For he never travelled without a case of swords, with which he had fought many brilliant duels, or without a corresponding case for his mandolin, with which he had actually serenaded Miss Ethel Harrogate, the highly conventional daughter of a Yorkshire banker on a holiday.
"Oh, a man of the name of Harrogate, and his family, I believe."
Harrogate has millions in his safes, and I have--the hole in my pocket.
Mr Harrogate, the great financier, did indeed enter the room, but nobody looked at him.
Miss Harrogate was specially radiant and ready for conversation on this occasion; and her family had fallen into the easier Continental habit, allowing the stranger Muscari and even the courier Ezza to share their table and their talk.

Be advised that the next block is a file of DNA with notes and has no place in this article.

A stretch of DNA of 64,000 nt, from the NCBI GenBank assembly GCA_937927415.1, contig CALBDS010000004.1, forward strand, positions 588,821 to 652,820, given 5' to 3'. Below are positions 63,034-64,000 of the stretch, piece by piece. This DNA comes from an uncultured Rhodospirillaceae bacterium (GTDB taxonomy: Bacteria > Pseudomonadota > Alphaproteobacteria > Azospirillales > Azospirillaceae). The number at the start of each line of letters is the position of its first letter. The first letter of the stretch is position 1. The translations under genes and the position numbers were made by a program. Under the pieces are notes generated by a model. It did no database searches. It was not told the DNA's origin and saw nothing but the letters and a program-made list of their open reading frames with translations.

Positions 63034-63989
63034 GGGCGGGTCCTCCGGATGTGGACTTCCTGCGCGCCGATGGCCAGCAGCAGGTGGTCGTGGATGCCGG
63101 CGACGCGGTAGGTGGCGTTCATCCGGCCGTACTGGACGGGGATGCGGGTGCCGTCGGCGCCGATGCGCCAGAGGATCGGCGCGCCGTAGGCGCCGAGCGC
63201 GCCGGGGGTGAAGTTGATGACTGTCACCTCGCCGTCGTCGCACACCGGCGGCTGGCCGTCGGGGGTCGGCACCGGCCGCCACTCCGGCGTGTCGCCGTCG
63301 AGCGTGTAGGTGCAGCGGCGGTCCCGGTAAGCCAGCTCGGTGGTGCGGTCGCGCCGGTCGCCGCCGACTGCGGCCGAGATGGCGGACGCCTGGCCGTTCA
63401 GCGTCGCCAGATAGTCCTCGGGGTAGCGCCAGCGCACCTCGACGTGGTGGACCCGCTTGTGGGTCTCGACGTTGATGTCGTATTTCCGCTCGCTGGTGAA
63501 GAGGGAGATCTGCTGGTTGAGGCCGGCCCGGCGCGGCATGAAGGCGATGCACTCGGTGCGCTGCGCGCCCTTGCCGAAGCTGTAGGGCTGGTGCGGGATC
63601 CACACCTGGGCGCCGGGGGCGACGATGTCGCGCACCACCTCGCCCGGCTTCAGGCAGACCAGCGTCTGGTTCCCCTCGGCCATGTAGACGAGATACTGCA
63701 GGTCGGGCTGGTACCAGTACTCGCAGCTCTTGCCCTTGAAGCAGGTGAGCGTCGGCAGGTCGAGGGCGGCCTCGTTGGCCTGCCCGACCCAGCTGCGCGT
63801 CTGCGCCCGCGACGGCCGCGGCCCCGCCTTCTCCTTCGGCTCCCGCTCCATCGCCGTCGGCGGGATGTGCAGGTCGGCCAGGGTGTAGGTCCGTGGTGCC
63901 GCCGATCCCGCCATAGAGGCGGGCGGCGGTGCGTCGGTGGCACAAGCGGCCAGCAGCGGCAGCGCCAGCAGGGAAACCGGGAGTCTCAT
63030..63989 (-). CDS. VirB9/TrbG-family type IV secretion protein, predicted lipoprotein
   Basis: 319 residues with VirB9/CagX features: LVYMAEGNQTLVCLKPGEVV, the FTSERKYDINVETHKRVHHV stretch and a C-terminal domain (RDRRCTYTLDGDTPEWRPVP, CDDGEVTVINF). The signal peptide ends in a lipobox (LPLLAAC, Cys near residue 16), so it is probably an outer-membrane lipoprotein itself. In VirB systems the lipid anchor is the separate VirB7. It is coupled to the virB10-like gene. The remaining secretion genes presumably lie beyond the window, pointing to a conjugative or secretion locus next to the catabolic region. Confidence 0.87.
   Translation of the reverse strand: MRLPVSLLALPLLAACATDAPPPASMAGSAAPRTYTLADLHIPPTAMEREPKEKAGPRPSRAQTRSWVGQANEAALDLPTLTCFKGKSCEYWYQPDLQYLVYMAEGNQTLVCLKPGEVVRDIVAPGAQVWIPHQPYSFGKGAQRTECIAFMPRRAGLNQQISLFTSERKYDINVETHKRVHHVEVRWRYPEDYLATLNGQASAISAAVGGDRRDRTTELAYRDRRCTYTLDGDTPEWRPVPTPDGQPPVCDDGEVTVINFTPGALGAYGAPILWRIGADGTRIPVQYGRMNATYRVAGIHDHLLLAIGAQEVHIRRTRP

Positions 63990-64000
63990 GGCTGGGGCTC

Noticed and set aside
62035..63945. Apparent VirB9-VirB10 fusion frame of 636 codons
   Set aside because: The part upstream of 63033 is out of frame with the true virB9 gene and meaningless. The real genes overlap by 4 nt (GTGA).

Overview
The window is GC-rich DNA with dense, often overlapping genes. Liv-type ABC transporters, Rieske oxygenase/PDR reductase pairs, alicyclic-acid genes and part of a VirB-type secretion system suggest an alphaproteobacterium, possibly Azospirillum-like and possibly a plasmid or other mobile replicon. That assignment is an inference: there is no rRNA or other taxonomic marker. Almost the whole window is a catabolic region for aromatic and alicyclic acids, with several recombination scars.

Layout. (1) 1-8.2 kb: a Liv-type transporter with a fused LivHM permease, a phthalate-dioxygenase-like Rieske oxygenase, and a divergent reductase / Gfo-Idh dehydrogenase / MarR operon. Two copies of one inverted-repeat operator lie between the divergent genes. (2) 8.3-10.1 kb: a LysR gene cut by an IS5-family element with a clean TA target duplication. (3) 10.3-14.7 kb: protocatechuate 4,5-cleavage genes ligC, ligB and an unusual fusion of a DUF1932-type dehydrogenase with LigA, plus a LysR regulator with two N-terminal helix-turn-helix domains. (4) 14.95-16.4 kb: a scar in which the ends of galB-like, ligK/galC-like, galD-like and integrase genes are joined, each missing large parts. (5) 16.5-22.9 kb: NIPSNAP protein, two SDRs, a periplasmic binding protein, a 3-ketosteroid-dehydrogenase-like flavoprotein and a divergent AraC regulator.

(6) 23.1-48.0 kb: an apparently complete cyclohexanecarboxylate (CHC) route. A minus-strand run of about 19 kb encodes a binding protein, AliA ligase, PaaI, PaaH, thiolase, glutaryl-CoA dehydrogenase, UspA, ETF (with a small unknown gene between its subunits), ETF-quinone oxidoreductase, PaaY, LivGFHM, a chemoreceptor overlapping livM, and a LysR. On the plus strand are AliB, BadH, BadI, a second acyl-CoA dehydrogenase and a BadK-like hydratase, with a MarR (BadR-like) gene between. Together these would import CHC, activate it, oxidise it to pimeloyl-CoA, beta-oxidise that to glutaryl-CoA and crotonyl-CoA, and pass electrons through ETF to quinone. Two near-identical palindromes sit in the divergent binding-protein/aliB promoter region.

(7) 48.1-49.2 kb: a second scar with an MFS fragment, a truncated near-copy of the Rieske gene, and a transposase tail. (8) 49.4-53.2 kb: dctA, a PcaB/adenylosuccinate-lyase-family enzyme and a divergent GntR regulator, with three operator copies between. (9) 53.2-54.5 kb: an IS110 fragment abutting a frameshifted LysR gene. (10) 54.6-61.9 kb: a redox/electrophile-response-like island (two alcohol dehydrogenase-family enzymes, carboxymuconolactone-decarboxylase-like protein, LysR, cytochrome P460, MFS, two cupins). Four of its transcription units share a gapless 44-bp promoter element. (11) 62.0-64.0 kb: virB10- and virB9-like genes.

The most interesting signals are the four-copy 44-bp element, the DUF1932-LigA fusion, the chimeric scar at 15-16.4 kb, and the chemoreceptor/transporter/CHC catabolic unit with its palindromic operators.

"Then you propose to attempt it?" asked Mr Harrogate, frowning.
The young Harrogate was left behind for a moment emptying a glass of white wine and lighting a cigarette, as the beauty retired with the banker, the courier and the poet, distributing peals of silvery satire.
But young Harrogate could not but connect his presence with the mystical fears and warnings of yesterday.
But Ethel Harrogate had never before seen the southern parks tilted on the splintered northern peaks; the gorge of Glencoe laden with the fruits of Kent.
Frank Harrogate heard him say to himself: "Now why on earth have we fallen just here?"
Beyond it lay the broad sombrero fallen from the head of Muscari, and beside it a sealed business letter which, after a glance at the address, he returned to the elder Harrogate. On the other side of him the grass partly hid Miss Ethel's sunshade, and just beyond it lay a curious little glass bottle hardly two inches long.
"The coachman," said Ezza, who was standing grimly with his hands in his pockets, "happens to be a servant of Mr Harrogate's."